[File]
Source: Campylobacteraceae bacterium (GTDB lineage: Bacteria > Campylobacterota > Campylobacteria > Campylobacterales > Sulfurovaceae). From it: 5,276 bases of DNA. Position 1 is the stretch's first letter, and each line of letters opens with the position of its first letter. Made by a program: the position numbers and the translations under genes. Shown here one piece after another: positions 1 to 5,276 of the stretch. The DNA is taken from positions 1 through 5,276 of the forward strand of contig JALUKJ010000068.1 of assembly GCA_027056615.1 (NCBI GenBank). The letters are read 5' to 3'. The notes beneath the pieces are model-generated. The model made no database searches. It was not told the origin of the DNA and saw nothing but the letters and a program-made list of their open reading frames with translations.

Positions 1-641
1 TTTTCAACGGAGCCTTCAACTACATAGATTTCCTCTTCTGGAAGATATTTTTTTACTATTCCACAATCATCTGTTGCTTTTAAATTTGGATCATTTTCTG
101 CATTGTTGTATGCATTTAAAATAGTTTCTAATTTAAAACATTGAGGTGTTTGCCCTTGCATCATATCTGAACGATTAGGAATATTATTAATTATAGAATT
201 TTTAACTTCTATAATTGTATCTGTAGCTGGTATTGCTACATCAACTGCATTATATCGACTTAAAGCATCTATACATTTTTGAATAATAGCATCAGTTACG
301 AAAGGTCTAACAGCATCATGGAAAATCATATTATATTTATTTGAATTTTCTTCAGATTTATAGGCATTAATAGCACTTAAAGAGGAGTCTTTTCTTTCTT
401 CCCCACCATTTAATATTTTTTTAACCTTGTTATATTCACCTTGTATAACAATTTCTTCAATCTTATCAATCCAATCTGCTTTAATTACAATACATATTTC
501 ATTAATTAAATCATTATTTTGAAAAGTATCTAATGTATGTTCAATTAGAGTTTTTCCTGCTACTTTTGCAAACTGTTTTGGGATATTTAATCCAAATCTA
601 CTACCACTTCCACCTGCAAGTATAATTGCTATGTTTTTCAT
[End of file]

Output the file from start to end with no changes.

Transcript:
Source: Campylobacteraceae bacterium (GTDB lineage: Bacteria > Campylobacterota > Campylobacteria > Campylobacterales > Sulfurovaceae). From it: 5,276 bases of DNA. Position 1 is the stretch's first letter, and each line of letters opens with the position of its first letter. Made by a program: the position numbers and the translations under genes. Shown here one piece after another: positions 1 to 5,276 of the stretch. The DNA is taken from positions 1 through 5,276 of the forward strand of contig JALUKJ010000068.1 of assembly GCA_027056615.1 (NCBI GenBank). The letters are read 5' to 3'. The notes beneath the pieces are model-generated. The model made no database searches. It was not told the origin of the DNA and saw nothing but the letters and a program-made list of their open reading frames with translations.

Positions 1-641
1 TTTTCAACGGAGCCTTCAACTACATAGATTTCCTCTTCTGGAAGATATTTTTTTACTATTCCACAATCATCTGTTGCTTTTAAATTTGGATCATTTTCTG
101 CATTGTTGTATGCATTTAAAATAGTTTCTAATTTAAAACATTGAGGTGTTTGCCCTTGCATCATATCTGAACGATTAGGAATATTATTAATTATAGAATT
201 TTTAACTTCTATAATTGTATCTGTAGCTGGTATTGCTACATCAACTGCATTATATCGACTTAAAGCATCTATACATTTTTGAATAATAGCATCAGTTACG
301 AAAGGTCTAACAGCATCATGGAAAATCATATTATATTTATTTGAATTTTCTTCAGATTTATAGGCATTAATAGCACTTAAAGAGGAGTCTTTTCTTTCTT
401 CCCCACCATTTAATATTTTTTTAACCTTGTTATATTCACCTTGTATAACAATTTCTTCAATCTTATCAATCCAATCTGCTTTAATTACAATACATATTTC
501 ATTAATTAAATCATTATTTTGAAAAGTATCTAATGTATGTTCAATTAGAGTTTTTCCTGCTACTTTTGCAAACTGTTTTGGGATATTTAATCCAAATCTA
601 CTACCACTTCCACCTGCAAGTATAATTGCTATGTTTTTCAT